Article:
Johneil Johnson thrives in homecoming with hoop Huskies

Photo by Mona Ghiz | Graphic by Vincent Richard
Photo by Mona Ghiz | Graphic by Vincent Richard


By: Monty Mosher

Johneil Johnson chased his basketball dream down the road. But that trail only showed him how much he missed home.

The guard from Lake Echo, N.S., left the Regina Cougars after a strong season in 2016-17, sitting out a season to decide his next move. He committed to Jonah Taussig's Saint Mary's Huskies last Christmas.

The three-time NSSAF provincial champion with the Auburn Drive Eagles doesn't regret where he's been since graduating from high school. There was a prep school in Las Vegas, then another in North Carolina, before settling into Canadian university sport with the Cougars.

He had an NCAA dream, hoping to land a Division I scholarship. There were some Division II schools interested and some junior colleges, but that was it.

The Huskies have been like a warm blanket. The 21-year-old Johnson is averaging 13.8 points per game in 22 minutes coming off the bench as Saint Mary's has opened the conference schedule with a 6-0 record. His scoring average per minutes on the floor ranks third in the AUS.

Mild ankle sprain

He helped the team to victory in the Shoveller tournament at Dalhousie last weekend, but was unable to play in the final due to a mild ankle sprain. He doesn't expect the injury to cost him much time with the regular season due to resume on Friday at home against St. Francis Xavier.

"I was away so long from my family, my friends," said Johnson. "Basically, straight out of high school I was in Las Vegas, North Carolina and Regina. I hadn't really played home – ever. I just felt I had to come back home and play in front of them."

Johnson played 20 games for Regina, all coming off the bench, and scored 12.2 points per game. He was named to the conference all-rookie team.

He'd played in the age-group nationals in Regina for Team Nova Scotia, so he knew a little about the place. The Regina coaching staff worked hard to recruit him.

He doesn't regret his time there, but the tug to get back to the Maritimes was always present. His younger brother, Kyree Thompson, is a talented high school player with the Dartmouth Spartans.

Talked to Nevell Provo

Johnson arrived at Saint Mary's in the same year as guard Nevell Provo, another Nova Scotian with the same community background. Provo played three seasons for Loyola-Maryland of the Patriot League.

"He made the same decision about the same time I did," said Johnson. "I talked to him about it. We talked back and forth. We grew up together and played together with the North Preston Bulls and East Preston Pacers. We talked about teaming up and now we're home."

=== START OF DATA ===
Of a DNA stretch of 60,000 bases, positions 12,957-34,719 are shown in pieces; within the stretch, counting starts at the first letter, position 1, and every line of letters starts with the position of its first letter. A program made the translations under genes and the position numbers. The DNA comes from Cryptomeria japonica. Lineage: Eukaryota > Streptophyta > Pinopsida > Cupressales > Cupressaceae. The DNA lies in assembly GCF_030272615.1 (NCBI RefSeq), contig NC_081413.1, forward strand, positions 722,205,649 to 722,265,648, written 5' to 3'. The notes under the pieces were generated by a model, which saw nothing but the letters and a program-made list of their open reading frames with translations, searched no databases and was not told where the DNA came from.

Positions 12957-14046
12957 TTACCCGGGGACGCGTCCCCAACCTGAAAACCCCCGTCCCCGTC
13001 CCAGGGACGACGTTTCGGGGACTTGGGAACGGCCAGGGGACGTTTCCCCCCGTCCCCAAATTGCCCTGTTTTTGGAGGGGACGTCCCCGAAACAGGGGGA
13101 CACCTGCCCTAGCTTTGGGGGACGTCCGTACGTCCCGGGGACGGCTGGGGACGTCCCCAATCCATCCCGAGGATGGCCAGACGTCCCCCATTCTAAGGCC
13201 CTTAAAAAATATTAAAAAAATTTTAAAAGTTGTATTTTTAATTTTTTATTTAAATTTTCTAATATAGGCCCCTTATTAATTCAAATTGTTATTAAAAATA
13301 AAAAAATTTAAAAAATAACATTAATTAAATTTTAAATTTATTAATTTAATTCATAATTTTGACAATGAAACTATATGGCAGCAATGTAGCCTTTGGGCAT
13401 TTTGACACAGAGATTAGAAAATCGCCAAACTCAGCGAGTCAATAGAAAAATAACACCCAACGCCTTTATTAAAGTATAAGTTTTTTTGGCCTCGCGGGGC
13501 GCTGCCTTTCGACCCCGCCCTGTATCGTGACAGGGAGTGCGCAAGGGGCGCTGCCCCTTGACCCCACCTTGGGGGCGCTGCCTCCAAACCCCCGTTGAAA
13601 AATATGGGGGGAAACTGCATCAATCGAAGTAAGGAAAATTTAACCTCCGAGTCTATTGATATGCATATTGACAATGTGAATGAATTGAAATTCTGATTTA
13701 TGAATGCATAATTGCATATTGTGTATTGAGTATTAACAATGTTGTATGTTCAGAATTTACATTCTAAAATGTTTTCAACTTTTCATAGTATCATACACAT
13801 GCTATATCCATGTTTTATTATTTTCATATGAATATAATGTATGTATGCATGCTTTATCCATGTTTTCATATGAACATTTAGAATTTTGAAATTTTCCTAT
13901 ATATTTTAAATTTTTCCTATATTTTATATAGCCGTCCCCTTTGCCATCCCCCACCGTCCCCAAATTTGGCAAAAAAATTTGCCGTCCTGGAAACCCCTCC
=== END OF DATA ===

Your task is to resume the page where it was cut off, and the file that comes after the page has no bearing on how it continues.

Provo missed most of the first semester with a broken hand, but played in the Shoveller and will be around for the stretch run.

Taussig wanted Johnson out of Auburn Drive and out of prep school. He didn't get him the first time around.

He said there is so much to like about Johnson's game.

"He's been instant offence for us off the bench this year," he said. "He currently leads our team in scoring in 22 minutes per game.

"He's pretty quiet on the court, but is ultra-competitive and hates to lose. He plays much bigger than his height and is one of the best rebounding guards in the country. He's a three-time high school provincial champion. He finds ways to win."

'It's been wonderful'

Transferring home doesn't always have a fairy-tale ending. Playing in front of friends and family creates a different expectation than playing, sometimes anonymously, on the road.

"It's been wonderful," said Johnson. "The community is behind my back. Coach Taussig has made it so comfortable for me and that whole process was so smooth."

It wasn't perfect. He heard an inner voice now and then. He had moved around some and now had to sit out for a year. He never lost his drive, but he wondered what it might do to his skills.

"There was a lot of time by myself, wondering how things were going to go. But I believed in myself, believed in my family, believed in God, and, so far, everything has been working out."

He's found no difference in the AUS brand of basketball. Basketball is basketball as far as he's concerned.

Familiar faces

But what has changed is he looks out across a conference where long-time basketball friends, many his ex-teammates, are rivals. He points to Acadia's Nick De Palma and St. F.X.'s Tristen Ross as examples. "These are guys I grew up with."

Provo said it couldn't have worked out better for his friend and teammate.

"He's back home, back in his element enjoying his family," he said. "On the basketball side, I think with our free-flowing system he really has thrived.

"We have a guard-heavy team and we play fast. For a guy with his athleticism, he really can shine in that style of play."

(Monty Mosher is an award-winning sports reporter with more than 30 years covering university sport in Atlantic Canada. He can be reached at   

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